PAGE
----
A large focus on Lake Ontario water levels has been on outflow. Some have criticized the new plan to regulate water levels that went into effect in 2016. One professor told News 8 that the problems experienced on the lake would have been just as bad with the old plan in place.
Doug Wilcox, Ph.D., SUNY Brockport Empire Innovation Professor of Wetland Science said the flooding this year was a result of a flooded downstream and upstream. “Lake Superior’s a record high, Lake St. Clair, record high, Lake Erie, record high, Michigan and Huron, close to record high,” said Wilcox. Most of it comes over Niagara Falls and into Lake Ontario.
“We’ve done paleo-lake level studies going back about 5,000 years. They show a pattern of high lake levels occurring about every 160 years.” This could be a long term pattern that is repeating itself. Actual strong records of Lake Ontario water levels kept by the Army Corps of Engineers go back to 1919. Lake level records for Lake Ontario have been broken in 2017 and 2019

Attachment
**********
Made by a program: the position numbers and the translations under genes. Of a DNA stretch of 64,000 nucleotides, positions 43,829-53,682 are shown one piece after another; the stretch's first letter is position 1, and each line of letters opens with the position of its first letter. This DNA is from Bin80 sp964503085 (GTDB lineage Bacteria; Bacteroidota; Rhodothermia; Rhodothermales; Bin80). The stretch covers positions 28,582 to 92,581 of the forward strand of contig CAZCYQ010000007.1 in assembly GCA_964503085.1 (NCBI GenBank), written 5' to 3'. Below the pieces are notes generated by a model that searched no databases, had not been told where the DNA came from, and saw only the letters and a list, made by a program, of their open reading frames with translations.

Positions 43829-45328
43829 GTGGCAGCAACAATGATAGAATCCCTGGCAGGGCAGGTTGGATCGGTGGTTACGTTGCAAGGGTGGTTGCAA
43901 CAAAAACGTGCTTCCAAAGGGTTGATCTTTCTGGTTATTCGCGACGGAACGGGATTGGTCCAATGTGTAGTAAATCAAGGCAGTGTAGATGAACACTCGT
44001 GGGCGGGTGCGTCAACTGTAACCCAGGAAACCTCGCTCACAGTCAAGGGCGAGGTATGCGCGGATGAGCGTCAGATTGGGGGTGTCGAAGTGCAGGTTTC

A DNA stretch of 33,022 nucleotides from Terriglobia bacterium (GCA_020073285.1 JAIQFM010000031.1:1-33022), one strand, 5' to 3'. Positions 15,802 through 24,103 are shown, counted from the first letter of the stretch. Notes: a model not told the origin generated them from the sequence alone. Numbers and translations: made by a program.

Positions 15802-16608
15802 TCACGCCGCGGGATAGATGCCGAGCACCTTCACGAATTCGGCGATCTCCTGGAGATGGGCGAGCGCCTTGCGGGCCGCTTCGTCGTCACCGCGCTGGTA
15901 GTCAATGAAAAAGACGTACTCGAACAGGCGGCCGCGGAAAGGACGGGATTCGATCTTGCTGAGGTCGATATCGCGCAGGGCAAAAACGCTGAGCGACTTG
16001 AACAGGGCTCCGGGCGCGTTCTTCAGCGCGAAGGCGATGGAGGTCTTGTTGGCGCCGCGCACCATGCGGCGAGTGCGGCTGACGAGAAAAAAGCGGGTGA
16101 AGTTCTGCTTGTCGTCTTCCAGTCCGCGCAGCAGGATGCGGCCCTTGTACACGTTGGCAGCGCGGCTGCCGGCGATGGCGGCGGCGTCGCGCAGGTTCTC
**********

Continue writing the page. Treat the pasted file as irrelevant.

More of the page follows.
The International Joint Commission has been doing everything it can to lower water levels since early May when water levels reached Criterion H14. This means that outflow is managed to reduce flooding all across the basin.
This scenario is the exact same as they would have done before Plan 2014. “The control board controls the flows through the dam the same way as they were doing through the old regulation plan,” said Wilcox.
He said there is no regulation plan that could ever be invented by man to prevent high levels on Lake Ontario now. In fact, he said the old plan (1958DD) was doing major harm to wetlands and areas around the Lake Ontario basin that protect it from flooding.
Before Plan 2014 the IJC kept lake water levels stagnant. It was like that for more than 50 years, preventing the wetlands from rebuilding. Scientists are using examples of other unregulated lakes to prove how healthy Lake Ontario can be.
Wilcox says low lake levels can have a significant positive impact on Lake Ontario and expects to see upcoming years that get low lake levels. More information on lake level regulation can be found here